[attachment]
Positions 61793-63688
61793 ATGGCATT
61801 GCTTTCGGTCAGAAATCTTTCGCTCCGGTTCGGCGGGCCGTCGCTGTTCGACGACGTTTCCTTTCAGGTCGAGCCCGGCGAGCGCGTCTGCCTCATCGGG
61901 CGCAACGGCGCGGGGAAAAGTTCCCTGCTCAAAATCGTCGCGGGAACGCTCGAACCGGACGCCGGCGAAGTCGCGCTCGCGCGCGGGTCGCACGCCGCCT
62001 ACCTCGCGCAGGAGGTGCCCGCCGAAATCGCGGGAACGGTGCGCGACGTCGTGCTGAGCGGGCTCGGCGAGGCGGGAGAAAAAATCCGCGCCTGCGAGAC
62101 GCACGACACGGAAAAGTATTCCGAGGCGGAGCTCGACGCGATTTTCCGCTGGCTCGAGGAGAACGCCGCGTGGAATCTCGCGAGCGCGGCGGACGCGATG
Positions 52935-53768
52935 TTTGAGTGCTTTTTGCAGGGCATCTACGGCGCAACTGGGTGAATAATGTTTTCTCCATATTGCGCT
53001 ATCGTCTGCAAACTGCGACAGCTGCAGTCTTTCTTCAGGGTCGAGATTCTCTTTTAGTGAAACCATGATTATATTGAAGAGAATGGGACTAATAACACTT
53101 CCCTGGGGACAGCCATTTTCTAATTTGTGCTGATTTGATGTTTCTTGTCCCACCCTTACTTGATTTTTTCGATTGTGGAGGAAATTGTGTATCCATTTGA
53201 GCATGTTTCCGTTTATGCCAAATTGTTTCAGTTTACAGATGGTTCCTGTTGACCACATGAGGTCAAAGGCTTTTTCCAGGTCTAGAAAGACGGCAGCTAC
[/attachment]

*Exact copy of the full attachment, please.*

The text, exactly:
Positions 61793-63688
61793 ATGGCATT
61801 GCTTTCGGTCAGAAATCTTTCGCTCCGGTTCGGCGGGCCGTCGCTGTTCGACGACGTTTCCTTTCAGGTCGAGCCCGGCGAGCGCGTCTGCCTCATCGGG
61901 CGCAACGGCGCGGGGAAAAGTTCCCTGCTCAAAATCGTCGCGGGAACGCTCGAACCGGACGCCGGCGAAGTCGCGCTCGCGCGCGGGTCGCACGCCGCCT
62001 ACCTCGCGCAGGAGGTGCCCGCCGAAATCGCGGGAACGGTGCGCGACGTCGTGCTGAGCGGGCTCGGCGAGGCGGGAGAAAAAATCCGCGCCTGCGAGAC
62101 GCACGACACGGAAAAGTATTCCGAGGCGGAGCTCGACGCGATTTTCCGCTGGCTCGAGGAGAACGCCGCGTGGAATCTCGCGAGCGCGGCGGACGCGATG
Positions 52935-53768
52935 TTTGAGTGCTTTTTGCAGGGCATCTACGGCGCAACTGGGTGAATAATGTTTTCTCCATATTGCGCT
53001 ATCGTCTGCAAACTGCGACAGCTGCAGTCTTTCTTCAGGGTCGAGATTCTCTTTTAGTGAAACCATGATTATATTGAAGAGAATGGGACTAATAACACTT
53101 CCCTGGGGACAGCCATTTTCTAATTTGTGCTGATTTGATGTTTCTTGTCCCACCCTTACTTGATTTTTTCGATTGTGGAGGAAATTGTGTATCCATTTGA
53201 GCATGTTTCCGTTTATGCCAAATTGTTTCAGTTTACAGATGGTTCCTGTTGACCACATGAGGTCAAAGGCTTTTTCCAGGTCTAGAAAGACGGCAGCTAC